Airtightness, optimized energy performance prove critical in first responder training facility’s sustainable accomplishment
[Glen Ellyn, IL] – The College of DuPage’s Homeland Security Training Center (HTC) has several spaces that you are unlikely to encounter at any other college or university.
One of them is an interior firing range. Even though law enforcement personnel use frangible (i.e., non-lead) bullets within that range, other contaminants released into the air upon discharge proved to be a hurdle to the college’s goal of achieving an energy-efficient facility.
Despite this obstacle, the facility, designed by Legat Architects and built by Power Construction, was equipped with an advanced airtight system that played a key role in the HTC’s recent LEED certification from the US Green Building Council. The certification recognizes resource-efficient buildings that “use less water and energy and reduce greenhouse gas emissions. As a bonus, they save money.”
Advanced Barrier Creates Cleaner Air, Cost Savings
“It’s difficult to make a building energy efficient when five-eighths of it is a shooting range,” said Legat’s Jay Johnson, project manager for the HTC, as well as the adjacent Homeland Security Education Center (also LEED certified).
Johnson and his team specified Dow Building Solutions’ LIQUIDARMORTM, a liquid spray that self-seals all building envelope joints and penetrations instead of a traditional self-sticking tape system. The result is a building envelope that is airtight and water vapor tight.
Once the system was installed, Oak Ridge National Lab did a “Whole Building Blow Door Test,” which measures the system’s air sealing and insulation performance compared to that of conventional commercial construction.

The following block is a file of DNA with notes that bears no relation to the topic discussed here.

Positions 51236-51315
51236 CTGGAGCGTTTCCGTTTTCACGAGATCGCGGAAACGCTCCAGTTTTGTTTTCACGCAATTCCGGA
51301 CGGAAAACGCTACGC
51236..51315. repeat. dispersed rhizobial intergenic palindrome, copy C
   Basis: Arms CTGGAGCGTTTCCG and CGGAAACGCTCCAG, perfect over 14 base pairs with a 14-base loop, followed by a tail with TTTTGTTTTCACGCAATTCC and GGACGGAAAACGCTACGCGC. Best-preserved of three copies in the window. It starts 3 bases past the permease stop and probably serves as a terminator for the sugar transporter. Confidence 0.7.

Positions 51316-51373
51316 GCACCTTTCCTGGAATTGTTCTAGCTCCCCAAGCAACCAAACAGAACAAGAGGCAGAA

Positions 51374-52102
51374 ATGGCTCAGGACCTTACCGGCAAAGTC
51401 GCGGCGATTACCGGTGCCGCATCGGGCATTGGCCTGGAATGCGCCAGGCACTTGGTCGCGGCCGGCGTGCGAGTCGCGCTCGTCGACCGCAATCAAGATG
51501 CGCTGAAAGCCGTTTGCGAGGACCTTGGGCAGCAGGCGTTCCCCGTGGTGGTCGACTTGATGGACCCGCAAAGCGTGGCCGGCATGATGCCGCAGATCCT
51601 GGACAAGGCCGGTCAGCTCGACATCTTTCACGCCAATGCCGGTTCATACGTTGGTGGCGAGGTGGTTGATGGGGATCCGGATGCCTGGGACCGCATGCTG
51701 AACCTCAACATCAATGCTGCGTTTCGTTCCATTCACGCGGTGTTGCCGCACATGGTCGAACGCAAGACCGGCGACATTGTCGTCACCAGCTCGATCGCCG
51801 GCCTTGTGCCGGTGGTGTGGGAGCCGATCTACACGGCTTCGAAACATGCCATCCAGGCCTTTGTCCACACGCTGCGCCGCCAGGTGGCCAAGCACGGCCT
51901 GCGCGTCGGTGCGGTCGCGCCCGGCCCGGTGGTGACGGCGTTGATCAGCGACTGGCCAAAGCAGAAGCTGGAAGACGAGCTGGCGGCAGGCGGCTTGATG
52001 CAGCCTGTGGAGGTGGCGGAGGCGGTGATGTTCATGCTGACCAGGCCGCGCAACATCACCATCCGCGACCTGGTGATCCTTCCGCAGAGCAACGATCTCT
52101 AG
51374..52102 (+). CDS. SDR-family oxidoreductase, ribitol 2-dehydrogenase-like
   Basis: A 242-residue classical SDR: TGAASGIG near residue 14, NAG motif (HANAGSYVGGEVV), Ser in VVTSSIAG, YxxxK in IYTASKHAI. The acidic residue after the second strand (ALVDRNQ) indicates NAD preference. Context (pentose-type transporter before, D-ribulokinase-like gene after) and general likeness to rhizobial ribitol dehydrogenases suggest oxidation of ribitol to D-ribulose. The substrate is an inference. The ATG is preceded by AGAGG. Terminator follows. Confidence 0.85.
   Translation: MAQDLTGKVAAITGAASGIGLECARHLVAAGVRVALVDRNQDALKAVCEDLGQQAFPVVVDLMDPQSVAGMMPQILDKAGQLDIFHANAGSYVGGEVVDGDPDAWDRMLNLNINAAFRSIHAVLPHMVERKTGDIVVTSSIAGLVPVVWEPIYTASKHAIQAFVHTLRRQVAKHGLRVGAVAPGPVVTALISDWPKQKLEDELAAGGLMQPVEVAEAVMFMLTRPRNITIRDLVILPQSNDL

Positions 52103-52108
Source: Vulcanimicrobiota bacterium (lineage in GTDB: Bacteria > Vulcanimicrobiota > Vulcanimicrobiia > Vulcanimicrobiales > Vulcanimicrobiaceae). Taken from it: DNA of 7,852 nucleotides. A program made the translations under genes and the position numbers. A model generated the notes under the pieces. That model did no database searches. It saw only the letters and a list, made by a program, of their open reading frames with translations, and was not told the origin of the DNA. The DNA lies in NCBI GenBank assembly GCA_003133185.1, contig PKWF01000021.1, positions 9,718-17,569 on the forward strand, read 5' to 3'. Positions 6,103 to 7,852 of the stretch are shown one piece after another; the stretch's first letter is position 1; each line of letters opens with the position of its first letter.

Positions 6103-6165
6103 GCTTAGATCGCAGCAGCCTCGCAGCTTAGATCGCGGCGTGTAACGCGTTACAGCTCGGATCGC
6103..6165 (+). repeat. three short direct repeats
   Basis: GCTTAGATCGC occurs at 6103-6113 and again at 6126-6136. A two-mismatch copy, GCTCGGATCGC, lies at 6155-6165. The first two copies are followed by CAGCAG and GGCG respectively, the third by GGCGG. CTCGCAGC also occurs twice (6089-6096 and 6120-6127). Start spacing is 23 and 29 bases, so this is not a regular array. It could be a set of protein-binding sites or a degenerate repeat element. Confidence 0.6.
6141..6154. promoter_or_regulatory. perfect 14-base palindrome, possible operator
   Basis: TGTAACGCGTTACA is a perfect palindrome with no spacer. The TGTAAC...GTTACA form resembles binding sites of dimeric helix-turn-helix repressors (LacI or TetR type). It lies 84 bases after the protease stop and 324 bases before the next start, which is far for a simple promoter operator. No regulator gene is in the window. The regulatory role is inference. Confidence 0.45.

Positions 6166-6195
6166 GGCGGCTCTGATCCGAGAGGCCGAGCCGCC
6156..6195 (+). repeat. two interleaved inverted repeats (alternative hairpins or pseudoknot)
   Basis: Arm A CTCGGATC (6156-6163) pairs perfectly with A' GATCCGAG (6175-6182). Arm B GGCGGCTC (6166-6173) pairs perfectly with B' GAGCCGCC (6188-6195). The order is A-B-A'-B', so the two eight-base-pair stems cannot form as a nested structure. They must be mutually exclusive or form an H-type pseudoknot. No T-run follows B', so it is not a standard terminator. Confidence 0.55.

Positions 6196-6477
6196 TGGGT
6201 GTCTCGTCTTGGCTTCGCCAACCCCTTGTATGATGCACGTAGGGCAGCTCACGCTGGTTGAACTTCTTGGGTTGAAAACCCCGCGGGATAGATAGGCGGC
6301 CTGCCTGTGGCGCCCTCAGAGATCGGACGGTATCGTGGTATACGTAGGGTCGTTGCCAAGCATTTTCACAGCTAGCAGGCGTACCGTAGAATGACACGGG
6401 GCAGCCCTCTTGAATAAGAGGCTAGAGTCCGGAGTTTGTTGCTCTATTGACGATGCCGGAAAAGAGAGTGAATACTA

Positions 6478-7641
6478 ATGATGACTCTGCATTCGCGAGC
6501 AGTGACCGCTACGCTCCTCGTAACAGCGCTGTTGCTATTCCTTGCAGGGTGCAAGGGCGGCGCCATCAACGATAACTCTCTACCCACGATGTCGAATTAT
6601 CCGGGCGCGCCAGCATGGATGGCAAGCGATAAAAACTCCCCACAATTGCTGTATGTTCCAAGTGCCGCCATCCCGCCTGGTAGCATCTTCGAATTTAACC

Dr. Diana Hun, building envelopes researcher at the organization, said, “With proper selection and installation of air barrier materials, the Homeland Security Training Center was able to attain an air leakage rate that is 63% lower than what is specified in the 2015 International Energy Conservation Code.”
In other words, the HTC is 83% more airtight than the average commercial building without an air barrier. Simulations showed that this discrepancy in airtightness could save the college about $3,000 a year in HVAC costs.
Metal Panels Bring Resource Efficiency
As people approach the HTC, one of the first things that they notice is the vibrant green of its wall panels. The Aluminum Composite Material (ACM) metal panel system allowed for a more efficient building process. The panels clad a well-insulated wall system, while their aluminum creates a hard, smooth surface for a contemporary look.
Matt Scott, sustainability coordinator at Legat, said, “The composite aluminum has a great strength-to-weight ratio so that the structure and foundations can be smaller. That reduces the amount of material needed for construction.”
Following are examples of the facility’s additional sustainable applications:
- Furniture contains a high level of recycled content.
- Energy-efficient LED lighting throughout the facility.
- 45% of project materials were extracted and manufactured regionally.
- Two electric car charging stations can charge up to four cars at once.
- A white TPO roof reflects heat and reduces building energy use.
- Low-flow fixtures and water-saving appliances reduce water use by 39% compared to a similar building designed to meet code minimums.
- Low-emitting (Low-E) adhesives, sealants, paints, and flooring systems maximize indoor air quality.
- Occupancy sensors automatically turn off lights when rooms are unoccupied.
View more images of the Homeland Security Training Center.
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